• U.S.

The Administration: The Poverty Plan

5 minute read

President Johnson declared his “war on poverty” last week with all of the martial fervor of a 12th century crusader. “On many historic occasions,” he told the Congress in a message accompanying his antipoverty bill, “the President has requested from Congress the authority to move against forces which were endangering the well-being of our country. This is such an occasion. Our objective: total victory.”

Johnson even referred to Sargent Shriver, who would head the $962 million program in a new Office of Economic Opportunity, as “my personal Chief of Staff.” And Shriver, already waging the war, although he still heads the Peace Corps, sounded equally militant in an address to the National Farmers Union in St. Paul. “This new program is not an election-year gimmick,” he said. “For the first time in man’s history we do have the power to eliminate poverty from an entire continental nation.”

That kind of passion rings bells among rank-and-file troops across the U.S., but the Administration’s first big battle is pinpointed on Capitol Hill. There, Johnson & Co. will have to explain to skeptical Congressmen precisely what they plan to do—and how. All last week Shriver and various Cabinet members trooped into sessions of a House Education and Labor subcommittee to explain the package. Since the causes of poverty are diverse and interrelated, any comprehensive attack on them is necessarily complex. The programs that the bill would permit certainly are that:

∙ JOB CORPS. About $190 million would be spent in the first year to find and train 40,000 boys, aged 16-21, who are illiterate, or too unskilled or ill-motivated to adapt to normal job training. The less competent half would go to rural camps for up to two years, learn the disciplines of manual labor on conservation projects, study rudimentary reading, writing, arithmetic and speech. The top half would be sent to unused military reservations for training in specific vocational skills and basic academic subjects. All would get a $30-$50 monthly living allowance and a separation payment of $50 for each month of satisfactory service. Insists Shriver: “These centers and camps will not be dumping grounds for juvenile delinquents, dope addicts or drunkards.”

∙ WORK TRAINING. Some 200,000 better-equipped boys and girls would get on-the-job training as nurse’s aides, clerks, typists and mechanics if local schools, hospitals, city governments and settlement houses made the jobs available. To induce local agencies to do so, the federal Government would pay 90% of the costs.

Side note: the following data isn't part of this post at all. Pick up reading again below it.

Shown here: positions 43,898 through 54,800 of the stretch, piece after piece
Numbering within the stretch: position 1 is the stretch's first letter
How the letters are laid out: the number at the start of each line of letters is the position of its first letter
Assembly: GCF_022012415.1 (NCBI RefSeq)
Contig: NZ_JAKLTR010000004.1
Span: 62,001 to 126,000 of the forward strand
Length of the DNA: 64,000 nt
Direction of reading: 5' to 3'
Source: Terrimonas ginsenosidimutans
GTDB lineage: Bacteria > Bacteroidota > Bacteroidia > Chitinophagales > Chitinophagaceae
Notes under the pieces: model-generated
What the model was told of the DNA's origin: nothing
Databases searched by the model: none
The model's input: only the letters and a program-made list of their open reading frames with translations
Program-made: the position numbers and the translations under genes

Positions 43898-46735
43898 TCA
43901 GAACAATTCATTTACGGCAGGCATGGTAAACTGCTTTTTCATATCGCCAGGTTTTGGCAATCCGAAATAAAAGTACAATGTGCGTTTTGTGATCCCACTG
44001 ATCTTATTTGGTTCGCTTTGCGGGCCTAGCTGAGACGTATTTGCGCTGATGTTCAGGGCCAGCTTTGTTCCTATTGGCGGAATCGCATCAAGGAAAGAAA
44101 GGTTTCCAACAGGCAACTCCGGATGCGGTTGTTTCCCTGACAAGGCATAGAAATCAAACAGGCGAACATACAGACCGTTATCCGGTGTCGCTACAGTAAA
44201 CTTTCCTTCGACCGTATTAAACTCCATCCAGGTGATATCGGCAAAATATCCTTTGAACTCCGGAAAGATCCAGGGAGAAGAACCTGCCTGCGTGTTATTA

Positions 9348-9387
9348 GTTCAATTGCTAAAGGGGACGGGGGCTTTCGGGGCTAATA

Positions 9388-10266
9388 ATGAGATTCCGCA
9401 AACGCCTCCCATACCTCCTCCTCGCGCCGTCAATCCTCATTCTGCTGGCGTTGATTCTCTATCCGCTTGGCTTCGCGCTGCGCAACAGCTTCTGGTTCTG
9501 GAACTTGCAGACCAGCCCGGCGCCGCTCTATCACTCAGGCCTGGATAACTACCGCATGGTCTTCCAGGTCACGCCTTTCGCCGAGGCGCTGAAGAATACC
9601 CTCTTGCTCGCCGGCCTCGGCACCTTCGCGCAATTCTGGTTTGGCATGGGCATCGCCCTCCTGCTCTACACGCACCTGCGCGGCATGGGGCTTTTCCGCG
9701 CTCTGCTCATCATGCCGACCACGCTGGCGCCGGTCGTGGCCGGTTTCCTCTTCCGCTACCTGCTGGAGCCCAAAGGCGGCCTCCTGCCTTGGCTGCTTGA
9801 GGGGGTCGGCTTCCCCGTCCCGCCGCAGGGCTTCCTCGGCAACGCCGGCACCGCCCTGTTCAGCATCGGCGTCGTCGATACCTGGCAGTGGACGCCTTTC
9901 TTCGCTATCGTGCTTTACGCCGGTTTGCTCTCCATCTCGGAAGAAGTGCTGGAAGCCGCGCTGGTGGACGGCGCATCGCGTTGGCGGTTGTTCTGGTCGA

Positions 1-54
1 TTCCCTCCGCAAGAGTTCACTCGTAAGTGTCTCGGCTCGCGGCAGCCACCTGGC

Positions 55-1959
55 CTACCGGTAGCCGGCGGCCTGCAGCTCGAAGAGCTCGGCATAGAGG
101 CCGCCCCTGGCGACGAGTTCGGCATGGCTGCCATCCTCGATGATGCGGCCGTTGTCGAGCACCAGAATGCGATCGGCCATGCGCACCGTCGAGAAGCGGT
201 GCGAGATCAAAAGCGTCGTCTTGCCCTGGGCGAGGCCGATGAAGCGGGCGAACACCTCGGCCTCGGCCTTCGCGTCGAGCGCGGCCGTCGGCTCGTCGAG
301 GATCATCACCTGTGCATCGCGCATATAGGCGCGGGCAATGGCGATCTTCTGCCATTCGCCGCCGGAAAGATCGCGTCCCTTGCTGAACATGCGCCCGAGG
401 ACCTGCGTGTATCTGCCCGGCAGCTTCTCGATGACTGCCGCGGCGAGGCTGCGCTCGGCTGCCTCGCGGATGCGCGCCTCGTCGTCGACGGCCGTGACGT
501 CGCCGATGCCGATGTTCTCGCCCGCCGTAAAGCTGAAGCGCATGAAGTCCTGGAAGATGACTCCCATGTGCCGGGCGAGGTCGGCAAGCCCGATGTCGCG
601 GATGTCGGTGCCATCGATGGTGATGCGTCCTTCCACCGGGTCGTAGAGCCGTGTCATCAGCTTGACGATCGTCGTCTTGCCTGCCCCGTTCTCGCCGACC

∙ WORK STUDY. Some 145,000 college students would be encouraged to remain in school through federal subsidies for part-time jobs to help them earn their way.

∙ COMMUNITY ACTION. The vaguest but potentially most effective program is a $315 million offering of grants to communities that develop their own antipoverty campaigns. The activities would require federal approval, but the program would rely heavily on local initiative and ideas.

∙ AID TO FARMERS. Since half of all U.S. poverty exists in rural areas, up to 45,000 farm families would get grants to buy stock or equipment to raise their income to minimum living levels. The idea is to keep farmers from joining the surplus of unskilled labor in the cities. Argues Shriver: “It is cheaper for the taxpayers to pay once to buy a low-income farm family a cow than to pay for milk for the children of that family day after day in the city.” A more controversial provision would set up nonprofit corporations to buy up large tracts of land, improve it for efficient farming, then sell the land in economically sized subdivisions to low-income families.

∙ VOLUNTEERS. Five thousand people would be recruited to work (much like Peace Corpsmen) among the poor at an unspecified living allowance and $50 per month separation pay. Half of the volunteers would be available to local agencies that request them (with the approval of the state Governor), half would be assigned to projects such as migratory worker groups, conservation camps and Indian reservations.

Johnson’s bill also calls for expansion of existing programs. There would be loans to new or expanded industries in depressed areas, loans to small businesses, literacy and vocational training for mothers who collect aid for dependent children, pilot projects to aid unemployed fathers.

The bill, in short, outlines a war plan that ought to warm the cockles of any social worker’s heart. But mighty crusades have an unhappy way of getting mired in the implementation. Cabinet officers who would be responsible for various aspects of the program insisted last week that the whole scattershot package could be properly administered without creating any wasteful new bureaucracy. Each was satisfied with the role assigned to his department, none resented the vast powers that would be handed to “Poverty Czar” Shriver. If the Administration can ever convince the Congress of that, the poverty war itself may prove to be a pushover by comparison.

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